.8558 2. 7186

.6566

9, 712. 50 43, 402. 50

7, 620.00 408, 180.00

64, 185.00
203, 895.00
10, 725. 00

5. 3336
. 2141

20. 2962

. 1430

. 0522
. 9472

4. 8881
. 2904

Alabama
Arizona
Arkansas.
California
Colorado.
Connecticut
Delaware
District of Co-

lumbia.
Florida
Georgia
Idaho.
Illinois
Indiana
lowa.
Kansas.
Kentucky
Louisiana
Maine
Maryland.
Massachusetts
Michigan.
Minnesota
Mississippi.

29, 365
53, 864
16, 564

40, 747
1, 210, 584

151, 328
225, 994
110, 967
30, 906
46, 427
107,814

103, 179
1,088, 548

729, 292
486, 795

8, 408

. 7733

2110 . 3870 . 1190

2927
8. 6963
1. 0871
1. 6234

7971
2220
3335
7745

7412
7.8197
5. 2389
3. 4969
0604

15, 825.00 29, 025. 00

8, 925. 00 21, 952. 50 652, 222. 50

81, 532, 50 121, 755, 00 59, 782. 50 16,650.00 25, 012. 50 58, 087. 50 55, 590.00 586, 477. 50 392, 917. 50 262, 267. 50

4, 530.00

186, 835

95, 591 150, 665 16, 003 91, 397 742, 486

29, 808 2, 825, 375

7, 272 131, 863 680, 452

40, 432 107, 644 1, 392, 557 175, 189

6, 582 82, 534

15, 648 363, 832 59, 200 44, 558 31, 705 265, 292

62, 105 460, 485 26, 567

$100, 665. 00

51, 502. 50 81, 172. 50

8, 617. 50 49, 245, 00 400, 020.00

16, 057. 50 1, 522, 215.00

3, 915.00 71, 040.00 366, 607. 50 21, 780.00 57, 997.50 750, 262. 50 94, 387. 50

3, 547.50 44, 467.50

8, 430.00 196, 020, 00 31,897. 50 24, 007. 50

17, 085.00 142, 927. 50 33, 457.50 248, 092. 50 14, 310.00

10. 0035
1. 2585
. 0473
. 5929
. 1124
2. 6136

4253
3201

2278
1. 9057

. 4461 3. 3079 . 1908

TABLE III.—State quotas for equalization of educational qualifications

SECTION 9

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United States.

Alabama Arizona. Arkansas. California. Colorado Connecticut Delaware... District of Columbia Florida Georgia Idaho Illinois Indiana Iowa. Kansas Kentucky Louisiana. Maine. Maryland Massachusetts. Michigan.. Minnesota Mississippi. Missouri Montana Nebraska. Nevada. New Hampshire. New Jersey New Mexico. New York North Carolina. North Dakota. Ohio Oklahoma. Oregon. Pennsylvania Rhode Island South Carolina South Dakota, Tennessee Texas. Utah. Vermont Virginia. Washington West Virginia Wisconsin Wyoming

30, 903, 031

100.000 $25,000,000

100.000 25,000,000 $50,000,000

839, 810

97, 479 617, 259 776, 295 259, 208 359, 156 59, 117 95, 865 303, 772 1,033, 595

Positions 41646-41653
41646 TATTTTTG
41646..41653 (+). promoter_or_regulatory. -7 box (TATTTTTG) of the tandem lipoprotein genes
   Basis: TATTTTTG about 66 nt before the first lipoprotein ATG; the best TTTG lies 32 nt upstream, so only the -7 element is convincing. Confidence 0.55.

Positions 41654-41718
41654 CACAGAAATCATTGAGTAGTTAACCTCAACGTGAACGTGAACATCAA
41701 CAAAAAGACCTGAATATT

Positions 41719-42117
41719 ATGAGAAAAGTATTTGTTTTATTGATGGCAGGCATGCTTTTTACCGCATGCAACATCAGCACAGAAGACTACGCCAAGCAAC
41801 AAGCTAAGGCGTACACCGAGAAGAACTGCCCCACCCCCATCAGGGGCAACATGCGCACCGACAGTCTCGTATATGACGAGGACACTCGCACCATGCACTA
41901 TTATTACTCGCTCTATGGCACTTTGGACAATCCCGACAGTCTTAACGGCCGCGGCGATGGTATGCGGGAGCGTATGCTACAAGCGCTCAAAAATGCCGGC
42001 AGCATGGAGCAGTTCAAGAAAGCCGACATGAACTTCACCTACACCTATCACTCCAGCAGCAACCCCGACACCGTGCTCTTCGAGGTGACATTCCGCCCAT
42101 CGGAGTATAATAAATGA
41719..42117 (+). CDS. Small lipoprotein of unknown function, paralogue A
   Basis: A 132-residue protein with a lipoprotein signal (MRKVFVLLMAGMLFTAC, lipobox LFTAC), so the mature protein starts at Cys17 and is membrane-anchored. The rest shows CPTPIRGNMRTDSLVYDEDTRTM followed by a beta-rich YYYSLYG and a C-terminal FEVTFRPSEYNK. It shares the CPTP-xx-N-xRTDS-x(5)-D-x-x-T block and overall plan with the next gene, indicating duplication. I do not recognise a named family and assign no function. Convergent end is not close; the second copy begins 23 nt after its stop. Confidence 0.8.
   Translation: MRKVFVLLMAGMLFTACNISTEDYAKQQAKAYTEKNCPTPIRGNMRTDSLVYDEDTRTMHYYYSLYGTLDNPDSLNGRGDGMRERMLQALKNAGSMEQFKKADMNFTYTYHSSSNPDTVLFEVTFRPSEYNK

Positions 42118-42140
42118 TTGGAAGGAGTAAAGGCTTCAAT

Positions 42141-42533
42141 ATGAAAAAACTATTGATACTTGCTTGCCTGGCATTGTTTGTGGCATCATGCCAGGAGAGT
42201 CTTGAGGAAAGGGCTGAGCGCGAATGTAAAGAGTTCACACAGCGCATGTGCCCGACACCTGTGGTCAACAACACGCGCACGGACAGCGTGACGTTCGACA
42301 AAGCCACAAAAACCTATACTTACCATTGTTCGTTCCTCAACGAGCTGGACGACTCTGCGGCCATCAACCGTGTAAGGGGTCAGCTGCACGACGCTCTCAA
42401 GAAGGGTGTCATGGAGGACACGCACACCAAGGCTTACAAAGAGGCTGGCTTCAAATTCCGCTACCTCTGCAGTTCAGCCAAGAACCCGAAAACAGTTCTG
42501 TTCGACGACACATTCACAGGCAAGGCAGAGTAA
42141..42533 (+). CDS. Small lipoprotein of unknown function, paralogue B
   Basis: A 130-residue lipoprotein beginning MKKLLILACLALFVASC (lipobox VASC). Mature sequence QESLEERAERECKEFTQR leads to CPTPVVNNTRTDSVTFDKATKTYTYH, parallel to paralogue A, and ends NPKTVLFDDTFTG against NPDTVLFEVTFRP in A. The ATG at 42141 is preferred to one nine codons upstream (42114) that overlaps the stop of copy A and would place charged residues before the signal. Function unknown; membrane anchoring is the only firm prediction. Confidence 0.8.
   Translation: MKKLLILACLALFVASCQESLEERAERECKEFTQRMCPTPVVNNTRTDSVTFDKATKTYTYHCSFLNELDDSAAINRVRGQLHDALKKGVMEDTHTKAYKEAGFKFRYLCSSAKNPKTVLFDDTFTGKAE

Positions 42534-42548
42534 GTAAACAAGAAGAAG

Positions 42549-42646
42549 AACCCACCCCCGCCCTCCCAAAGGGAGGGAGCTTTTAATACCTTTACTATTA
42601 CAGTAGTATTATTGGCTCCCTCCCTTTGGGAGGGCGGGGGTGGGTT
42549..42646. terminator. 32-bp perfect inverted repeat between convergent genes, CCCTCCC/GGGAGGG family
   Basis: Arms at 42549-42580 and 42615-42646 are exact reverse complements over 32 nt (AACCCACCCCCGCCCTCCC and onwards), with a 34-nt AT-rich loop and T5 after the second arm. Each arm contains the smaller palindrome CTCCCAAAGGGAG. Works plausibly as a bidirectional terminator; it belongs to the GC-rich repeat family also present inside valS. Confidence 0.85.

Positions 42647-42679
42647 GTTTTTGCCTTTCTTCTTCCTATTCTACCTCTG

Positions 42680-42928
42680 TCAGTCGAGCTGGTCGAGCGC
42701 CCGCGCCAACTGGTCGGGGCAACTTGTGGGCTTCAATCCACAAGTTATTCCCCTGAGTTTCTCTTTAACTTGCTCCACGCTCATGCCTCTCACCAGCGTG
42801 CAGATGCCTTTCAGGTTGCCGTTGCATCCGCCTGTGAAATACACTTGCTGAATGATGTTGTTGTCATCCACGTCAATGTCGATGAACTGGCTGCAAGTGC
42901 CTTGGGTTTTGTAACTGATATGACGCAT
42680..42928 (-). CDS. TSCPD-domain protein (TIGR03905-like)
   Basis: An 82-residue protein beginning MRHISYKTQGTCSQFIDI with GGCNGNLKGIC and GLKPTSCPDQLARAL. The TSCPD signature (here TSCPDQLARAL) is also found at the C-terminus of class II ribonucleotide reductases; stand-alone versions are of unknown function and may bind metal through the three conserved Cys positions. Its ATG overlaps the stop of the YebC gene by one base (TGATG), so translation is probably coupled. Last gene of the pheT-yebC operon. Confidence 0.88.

132, 760 1,751, 845

802, 433 675, 533 521, 402 776, 870 620, 243 203, 159 410, 519 980, 916 970, 240 693, 502 650, 410 969, 659 148, 269 386, 353

17, 016 112, 548 852, 134

119, 085 2, 659, 112

913, 852

215, 611 1, 500, 005

701, 675

202, 415 2, 476, 462

161, 676 626, 322 196, 478

784, 276 1, 582, 390 147, 452

94, 085 767,963 347, 259 476, 681 761, 101 51, 764

2. 7176

.3154 1. 9974 2. 5120

.8388 1. 1622 . 1913 . 3102

9830 3. 3446

4296 5. 6688 2. 5966 2. 1860 1. 6872 2. 5139 2. 0071

.6574 1. 3284 3. 1742 3. 1396 2. 2441 2. 1047 3. 1378

.4798 1. 2502 . 0551 .3642 2. 7574

.3854 8. 6047 2. 9571

.6977 4. 8539 2. 2706

.6550 8. 0137

. 5232 2. 0267

.6358 2, 5379 5. 1205

679, 400

78, 850 499, 350 628, 000 209, 700 290, 550 47, 825 77, 550 245, 750 836, 150

107, 400 1, 417, 200

649, 150 546, 500 421, 800 628, 475 501, 775 164, 350 332, 100 793, 550 784, 900 561, 025 526, 175 784, 450 119, 950 312, 550

13, 775 91, 050 689, 350

96, 350 2, 151, 175

739, 275

174, 425 1, 213, 475

567, 650

163, 750
2,003, 425

130, 800
506, 675
158, 950

634, 475
1, 280, 125
119, 275

76, 125
621, 275
280, 925
385, 625
615, 700
41, 875

657, 646
12, 558

1,955
10, 476
19, 343
6, 991
7, 525
1, 134
2,057
6,651
15, 921

3,982
36, 599
17, 209
24, 451
16,989
13, 348
8, 966
5, 732
6, 675
19, 085
23, 703
19, 575
11, 962
21, 126

6, 215
14, 253

675 2, 594 16, 758

2, 752 54, 253 16, 852

8,057 31, 404 15, 337

7, 778 44, 111 2,793 9,699 7,830 13, 277 29, 001 3, 781 2, 676 14, 271

9, 618 11, 221 16, 210 2, 217

1. 9095

2973 1. 5930 2. 9413 1. 0630 1. 1442 . 1724 .3128 1. 0113 2. 4209

.6055 5. 5652 2. 6168 3. 7180 2. 5833 2. 0297 1. 3634

.8716 1. 0150 2. 9020 3. 6042 2. 9765 1. 8189 3. 2124

. 9450 2. 1673 . 1026 .3944 2. 5482

. 4185 8. 2496 2. 5625 1. 2251 4. 7752 2. 3321 1, 1827 6. 7074

4247 1. 4748 1. 1906 2. 0189 4. 4098

5749

4069 2. 1700 1. 4625 1.7062 2. 4648

3371

477, 375

74, 325 398, 250 735, 325 265, 750 286, 050 43, 100 78, 200 252, 825 605, 225

151, 375 1,391, 300